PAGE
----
Starting out in Tom Pendergast’s corrupt Kansas City, he benefitted from being in a town allowed to stay up all night. This is how, according to the manager for the Jay McShann Orchestra, the Kansas City players “got better than just about anybody in the country. That’s where that Kansas City swing came from.”

Parker got his first big break in the Jay McShann Orchestra, where his urge to improvise within a combo’s context one night got him ridiculed and humiliated. That was a big break, too, albeit of a less obvious kind, because it steeled Parker’s resolve to practice even harder, to become even better. He quit the band and went to the Ozarks, playing resorts and woodshedding, and soaking up the recordings of players like Lester Young and Roy Eldridge. When still in Kansas City, he’d seen Young play live, and “as the mystery of Young’s style began to reveal itself to Charlie Parker, he began to conceive a new set of goals for himself,” writes Crouch. “Not only would he have to get command of harmony and tempo, he would also have to reach for the level of fluid expertise Young exhibited night after night, jam session after jam session.”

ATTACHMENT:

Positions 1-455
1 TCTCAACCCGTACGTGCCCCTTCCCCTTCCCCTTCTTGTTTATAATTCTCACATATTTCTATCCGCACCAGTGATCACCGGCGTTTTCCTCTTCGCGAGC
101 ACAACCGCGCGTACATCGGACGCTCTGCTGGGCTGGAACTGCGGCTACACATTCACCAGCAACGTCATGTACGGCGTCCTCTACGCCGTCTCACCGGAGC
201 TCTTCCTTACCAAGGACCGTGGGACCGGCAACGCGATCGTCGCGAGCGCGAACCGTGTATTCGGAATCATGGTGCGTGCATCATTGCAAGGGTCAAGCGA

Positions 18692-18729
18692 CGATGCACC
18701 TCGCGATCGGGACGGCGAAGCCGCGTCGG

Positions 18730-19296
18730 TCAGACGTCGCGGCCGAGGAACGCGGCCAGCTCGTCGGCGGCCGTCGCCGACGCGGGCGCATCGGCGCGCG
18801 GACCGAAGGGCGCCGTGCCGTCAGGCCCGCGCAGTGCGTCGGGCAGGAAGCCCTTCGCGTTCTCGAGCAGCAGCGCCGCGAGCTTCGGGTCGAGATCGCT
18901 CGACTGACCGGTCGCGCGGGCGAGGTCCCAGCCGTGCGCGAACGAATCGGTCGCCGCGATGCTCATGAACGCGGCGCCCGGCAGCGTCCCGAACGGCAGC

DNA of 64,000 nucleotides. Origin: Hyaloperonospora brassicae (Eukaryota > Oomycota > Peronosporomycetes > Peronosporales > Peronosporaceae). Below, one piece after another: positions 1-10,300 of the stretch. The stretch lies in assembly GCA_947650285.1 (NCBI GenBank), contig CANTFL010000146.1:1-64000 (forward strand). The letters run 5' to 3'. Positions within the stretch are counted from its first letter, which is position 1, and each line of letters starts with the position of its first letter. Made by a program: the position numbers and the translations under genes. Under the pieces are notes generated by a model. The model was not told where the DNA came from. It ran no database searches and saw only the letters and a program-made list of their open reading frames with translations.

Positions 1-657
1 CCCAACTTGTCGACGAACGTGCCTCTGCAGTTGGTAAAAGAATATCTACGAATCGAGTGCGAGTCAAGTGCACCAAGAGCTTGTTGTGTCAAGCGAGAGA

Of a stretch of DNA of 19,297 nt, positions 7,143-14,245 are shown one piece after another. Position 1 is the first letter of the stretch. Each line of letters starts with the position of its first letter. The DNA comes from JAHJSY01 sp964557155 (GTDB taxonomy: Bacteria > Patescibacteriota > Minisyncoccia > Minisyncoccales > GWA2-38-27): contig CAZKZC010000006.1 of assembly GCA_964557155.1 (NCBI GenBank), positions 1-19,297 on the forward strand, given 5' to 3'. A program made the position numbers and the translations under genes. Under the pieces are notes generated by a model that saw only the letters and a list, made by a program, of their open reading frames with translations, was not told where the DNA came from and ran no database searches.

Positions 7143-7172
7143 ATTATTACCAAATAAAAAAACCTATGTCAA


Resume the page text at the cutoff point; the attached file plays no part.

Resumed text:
Eldridge’s influence on Parker is not commonly discussed, certainly not to the extent that Young’s and Smith’s are, but it’s worth quoting Crouch’s words on this influence not only for what they tell us about Parker and what he strove to achieve, but for what they tell us about Crouch’s sublime skills as a jazz writer:

Eldridge offered some of the same pleasures as Lester Young: He was uncanny, devoted to an individuality that forced him to invent his own way. You never knew what kind of a phrase he would play or how long he might keep it going. The trumpeter embodied the audacity of jazz music, the combination of moxie and technical command that gave him freedom in every direction — in his range, his conception, his coloring of notes, and his rhythm. All of those elements Charlie Parker would eventually work into his own style, steadily achieving greater and greater comprehension of the details every jazz intellectual has to master, then feel, in order to attain greatness.

All that’s fine, but as Parker himself would famously say later, “If you don’t live it, it won’t come out your horn.” And in these years, Parker was living it plenty. To read about Parker’s life is to enter a grim world where babies are miscarried and flushed down the toilet, injuries from an auto accident cause morphine and then heroin dependency, and our anti-hero holds a gun to his own wife’s head. All this in just the first volume; the next will have to tell an even grimmer story, the one of how he steals from and cheats everyone he can, even  his own friends; how he neglects his talents, letting them go to waste; and how he died, overdosed on drugs.